2. On occasion I have rebuilt second hand door/window frames or made them for a job. The biggest was approx. 2700mm high and 1900mm wide. My current working space is overly compact, about 2.3x 2.3m with the advantage of double doors through which any sections I am working on which are overly long can protrude. The bench, designed for the materials at hand ( read weird serviceable hybrid composite/solid timber box section on lockable castors) and for storage as much as use is only 1600mm long with a flush vice on the left. With the doors on the right open and a support clamped against the front apron it was manageable. Some of this stock, jarrah, was only 140mm x 40mm but if it flexed too much it meant I was being lazy and not sharpening enough. When my full size shop is completed, about five times the size! I would like to construct at least one more bench for use and comparison. The best feature I have seen about various woodworking blogs is the authors ability to detail the pros, cons and vagaries of different bench designs and the various setups/add ons that can be incorporated to aid the construction of different jobs. There are many reasons why I like Pauls bench, a lot of them to do with Pauls ability to place the decision making behind the attributes into context. I feel that if your methodology is sound for your circumstances you can’t really go wrong. If you don’t like it – change it! We all have a learning curve. It is somewhat easier to learn from someone who has done the hard yards though.

  3. I’m not sure (if I understand you correctly Matthew) that I agree with you. There is a big difference from making do to having the right tools to do the job. To me, efficiency is arguably the mainstay or driving force behind industry (any industry) and that goes hand in hand with economy of movement or energy, whether by machine or operative, to produce a finished article.

    Yes. and if time is of completely of no importance, you can find a couple of scraps to screw to the bench to hold a workpiece but how much easier is it to simply pop the piece into a vice (please note the correct spelling!) waste a whole second and a half winding the handle and then you are back to work. I think you should differentiate between adapting and overcoming due to lack of a tool/tools and idiosyncrasies which are purely personal preference given the same circumstance.

    As for the maxim, ‘you never miss what you never had’, in many ways I totally agree with it but like most things there are exceptions. Being extremely fiscally challenged like many others, I am often faced with accomplishing a task in a round about and more arduous manner knowing that for the sake of a small but unaffordable tool the task would be made so much easier. That’s where my personal maxim that has helped me many times throughout my life kicks in and that is ‘Hey, it is what it is, man up/face up to it and get on with it. Life goes on’. So you can mentally adapt and overcome as well as physically do so.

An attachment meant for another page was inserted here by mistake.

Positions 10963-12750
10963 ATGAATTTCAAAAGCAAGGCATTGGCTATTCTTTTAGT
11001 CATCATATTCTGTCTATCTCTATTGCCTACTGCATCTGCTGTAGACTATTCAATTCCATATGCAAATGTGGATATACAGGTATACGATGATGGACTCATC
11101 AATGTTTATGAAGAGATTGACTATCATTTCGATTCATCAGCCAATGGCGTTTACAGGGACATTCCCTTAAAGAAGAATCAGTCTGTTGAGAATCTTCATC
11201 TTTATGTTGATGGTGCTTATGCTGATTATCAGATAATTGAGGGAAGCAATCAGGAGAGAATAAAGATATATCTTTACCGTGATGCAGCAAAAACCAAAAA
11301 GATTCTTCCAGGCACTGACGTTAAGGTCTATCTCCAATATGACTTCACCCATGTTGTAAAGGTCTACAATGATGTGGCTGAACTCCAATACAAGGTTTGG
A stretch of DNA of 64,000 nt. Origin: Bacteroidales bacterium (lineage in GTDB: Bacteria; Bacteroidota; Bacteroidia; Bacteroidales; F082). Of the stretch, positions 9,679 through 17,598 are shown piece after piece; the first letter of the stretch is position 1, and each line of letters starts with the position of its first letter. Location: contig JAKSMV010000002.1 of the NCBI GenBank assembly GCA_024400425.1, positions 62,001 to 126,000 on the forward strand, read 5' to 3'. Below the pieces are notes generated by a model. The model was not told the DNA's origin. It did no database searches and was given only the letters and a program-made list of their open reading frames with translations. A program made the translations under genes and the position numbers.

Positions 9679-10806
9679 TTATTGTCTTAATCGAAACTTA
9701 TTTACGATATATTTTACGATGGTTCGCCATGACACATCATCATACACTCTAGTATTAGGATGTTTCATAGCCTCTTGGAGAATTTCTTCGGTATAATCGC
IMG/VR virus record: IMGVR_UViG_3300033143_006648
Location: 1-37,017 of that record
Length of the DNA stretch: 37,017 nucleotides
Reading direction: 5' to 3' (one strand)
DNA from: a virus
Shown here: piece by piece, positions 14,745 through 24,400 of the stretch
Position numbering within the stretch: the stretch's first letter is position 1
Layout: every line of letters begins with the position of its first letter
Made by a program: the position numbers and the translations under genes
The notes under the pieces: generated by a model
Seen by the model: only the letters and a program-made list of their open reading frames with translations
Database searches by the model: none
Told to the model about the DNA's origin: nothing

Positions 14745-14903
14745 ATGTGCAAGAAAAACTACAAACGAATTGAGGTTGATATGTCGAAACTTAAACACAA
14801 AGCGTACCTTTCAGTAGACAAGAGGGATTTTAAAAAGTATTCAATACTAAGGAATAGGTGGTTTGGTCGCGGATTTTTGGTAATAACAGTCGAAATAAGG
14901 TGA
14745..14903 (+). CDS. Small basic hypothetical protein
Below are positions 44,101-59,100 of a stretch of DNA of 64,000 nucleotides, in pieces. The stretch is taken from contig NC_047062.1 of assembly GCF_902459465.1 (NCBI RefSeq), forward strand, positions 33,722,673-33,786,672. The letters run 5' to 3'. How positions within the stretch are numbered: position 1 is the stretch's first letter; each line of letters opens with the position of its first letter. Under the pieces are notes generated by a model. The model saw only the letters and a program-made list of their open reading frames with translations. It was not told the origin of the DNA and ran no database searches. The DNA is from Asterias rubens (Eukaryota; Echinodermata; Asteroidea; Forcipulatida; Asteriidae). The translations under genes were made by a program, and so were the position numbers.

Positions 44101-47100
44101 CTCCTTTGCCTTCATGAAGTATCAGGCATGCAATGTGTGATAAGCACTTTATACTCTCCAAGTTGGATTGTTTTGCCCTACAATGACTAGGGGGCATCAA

But back to this particular task, I would ask young Paul a question re- your saw hangers. Am I correct in thinking that the dowel/broom handle is the main support and the shaped piece, being just singly screwed, is a locking mechanism as such? Thank you young sir and don’t worry about being a year older than you were last week, you’re still just a young ‘un.

  4. Well spoked Gav. I agree 100% with all that you said barring a small correction and addition to your final sentence. Firstly, we’ve had to fall in line with those jolly foreigners across the ditch and become metricated, so it’s metres not yards! Secondly, move the full stop back to include ” but more importantly has the God given talent to be able to express himself so that all can easily understand”

    Other than that first class Gav.

    1. But, “hard meters” doesn’t trip off the tongue nearly as elegantly as “hard yards”, doncha think? L

      1. I do Lee but it’s not as bad as holding your hand up to your forehead, peering into the distance and saying “I can see for kilometres and kilometres”. Maybe The Who wouldn’t have written the song during ‘the summer of love’ if we’d been metricated back then?

        Oh, for you younger ones, the ‘summer of love’ was 1967. As Mary Hopkin sang the year after….Those were the days…….

  5. Actually Scoot I agree with you completely. everything you said is in line, and efficiency is indeed critical. I know this day by day as working with wood and furniture is my job, and I constantly have to accomplish tasks promptly and without playing around to maximize profit and meet deadlines. too long and you can loose money on a job!

    to clarify my point from before – I work at benches with proud vises like Paul does, I also work at a flush mounted roubo benche, and a viseless set-up. working with it comfortably and fast for me is just a matter of getting used to the motions, they all work! viseless bench? no prob if it’s build correctly, you tend to to more things on the bench top – Paul does more in the vise. how long does it take to use a holdfast and a dowel to clamp a piece for cutting a tenon? not long, and I like the organic nature of it. this is why I say it depends on personal preference, all these traditional methods have proven themselves over time for real workman of the past and they can prove perfectly for workmen today too. no vise at all would be less than ideal for some things, who said you can’t have a portable vise for when you really need it? there is more than one way to work effectively.